The ‘Grow Your Own’ culture within Specsavers really resonates with me. I had no idea if it was the right path for me when I joined Specsavers, but I quickly learned that if you’re prepared to work hard, they will support you in whichever career path you choose. I have worked in 5 different Specsavers stores over the past 12 years and I have been supported by the director’s and the teams in every one of them. Each of the store’s directors have afforded me the opportunity to develop my skills, my knowledge and confidence and coached me through various aspects of my journey. Their support has enabled me to achieve the successes I have had in my career so far.
What clinical advances have you seen lately?
With the increasing pressure on hospital eye departments, there has been a movement within the profession, to provide community based Enhanced Optical Services. Although there is some variation in the available schemes across the country, in many areas there are NHS commissioned schemes available to provide patient services including Minor Eye Conditions such as acute red eye or flashes and floaters, intra-ocular pressure refinement, stable glaucoma monitoring and post-cataract assessment. These schemes enable community optometrists to conduct examinations, monitor certain conditions and advise on the appropriate management for the patient, often negating the need for the patient to attend a hospital eye department. This helps optometrists utilise their skills and expertise to provide patient care, whilst reducing the pressure on GPs and hospital eye departments.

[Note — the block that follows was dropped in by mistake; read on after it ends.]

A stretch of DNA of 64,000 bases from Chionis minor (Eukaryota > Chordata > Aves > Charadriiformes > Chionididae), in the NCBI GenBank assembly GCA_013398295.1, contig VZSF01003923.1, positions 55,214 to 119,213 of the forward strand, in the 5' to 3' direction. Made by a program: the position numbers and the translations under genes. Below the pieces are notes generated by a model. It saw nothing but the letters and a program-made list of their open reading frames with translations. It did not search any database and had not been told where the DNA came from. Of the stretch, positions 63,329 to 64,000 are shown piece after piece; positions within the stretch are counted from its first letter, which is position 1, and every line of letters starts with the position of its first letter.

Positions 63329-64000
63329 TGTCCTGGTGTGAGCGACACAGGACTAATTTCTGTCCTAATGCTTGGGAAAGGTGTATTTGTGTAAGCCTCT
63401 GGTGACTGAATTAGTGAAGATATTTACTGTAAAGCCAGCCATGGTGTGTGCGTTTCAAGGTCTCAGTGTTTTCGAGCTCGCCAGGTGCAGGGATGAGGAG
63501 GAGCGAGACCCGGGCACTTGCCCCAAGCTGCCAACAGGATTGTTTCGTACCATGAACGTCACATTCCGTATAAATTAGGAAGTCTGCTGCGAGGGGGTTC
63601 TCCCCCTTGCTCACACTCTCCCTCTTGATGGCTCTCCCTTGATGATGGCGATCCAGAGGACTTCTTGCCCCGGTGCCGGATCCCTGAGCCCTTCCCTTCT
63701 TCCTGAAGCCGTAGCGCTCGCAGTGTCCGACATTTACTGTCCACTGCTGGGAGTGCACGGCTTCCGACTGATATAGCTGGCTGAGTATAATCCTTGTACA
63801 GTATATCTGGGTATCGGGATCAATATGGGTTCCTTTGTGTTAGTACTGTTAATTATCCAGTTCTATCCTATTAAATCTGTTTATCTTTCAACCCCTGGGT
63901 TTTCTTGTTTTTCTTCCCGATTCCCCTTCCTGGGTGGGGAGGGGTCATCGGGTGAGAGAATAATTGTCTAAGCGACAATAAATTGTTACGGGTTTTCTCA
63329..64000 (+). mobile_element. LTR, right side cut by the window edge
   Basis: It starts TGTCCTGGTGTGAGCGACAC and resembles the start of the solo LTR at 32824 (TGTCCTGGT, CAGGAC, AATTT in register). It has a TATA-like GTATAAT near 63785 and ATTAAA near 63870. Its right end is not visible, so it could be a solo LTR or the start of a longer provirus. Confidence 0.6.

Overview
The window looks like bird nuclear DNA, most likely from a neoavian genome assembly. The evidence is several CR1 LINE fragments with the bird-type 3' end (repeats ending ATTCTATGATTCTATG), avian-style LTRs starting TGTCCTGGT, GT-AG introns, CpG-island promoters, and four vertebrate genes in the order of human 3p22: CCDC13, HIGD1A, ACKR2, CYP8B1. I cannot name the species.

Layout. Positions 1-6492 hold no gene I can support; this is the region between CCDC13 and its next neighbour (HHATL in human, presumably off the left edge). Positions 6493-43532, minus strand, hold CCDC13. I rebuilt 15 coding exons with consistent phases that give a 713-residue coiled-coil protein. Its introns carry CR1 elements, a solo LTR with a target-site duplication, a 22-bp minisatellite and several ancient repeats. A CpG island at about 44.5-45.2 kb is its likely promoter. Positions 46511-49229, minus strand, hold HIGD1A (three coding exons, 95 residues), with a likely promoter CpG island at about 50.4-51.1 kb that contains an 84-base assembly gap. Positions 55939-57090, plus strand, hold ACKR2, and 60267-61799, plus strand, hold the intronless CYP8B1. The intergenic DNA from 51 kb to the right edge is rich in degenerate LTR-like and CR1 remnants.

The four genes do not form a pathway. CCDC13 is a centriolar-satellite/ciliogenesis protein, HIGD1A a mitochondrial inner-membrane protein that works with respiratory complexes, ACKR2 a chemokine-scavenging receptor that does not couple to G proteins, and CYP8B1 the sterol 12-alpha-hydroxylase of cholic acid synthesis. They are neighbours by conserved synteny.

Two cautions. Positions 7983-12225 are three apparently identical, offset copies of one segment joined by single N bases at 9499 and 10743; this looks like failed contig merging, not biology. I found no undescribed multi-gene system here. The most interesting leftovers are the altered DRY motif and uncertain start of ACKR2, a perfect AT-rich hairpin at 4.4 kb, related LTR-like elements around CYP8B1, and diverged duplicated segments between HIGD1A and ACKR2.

How are you driving forward Optometry in your local community?
Education is key... educating our team, educating our customers, educating our community. The role of the optometrist is changing and although the days of asking “is it clearer with 1 or 2” are not over, there is now a much greater emphasis on eye health during eye examinations. Therefore, it is important that the team understand what the optometrist does. The team are then able to impart this knowledge to our customers, informing them about our eye health clinics and the role that the optometrist plays. In addition to this, we like to promote the Specsavers brand within our community. From sponsoring the local sporting events, to providing spectacles for the local fashion show, we are making sure that the local community know that Specsavers is the place to go for all their eyecare and hearcare needs.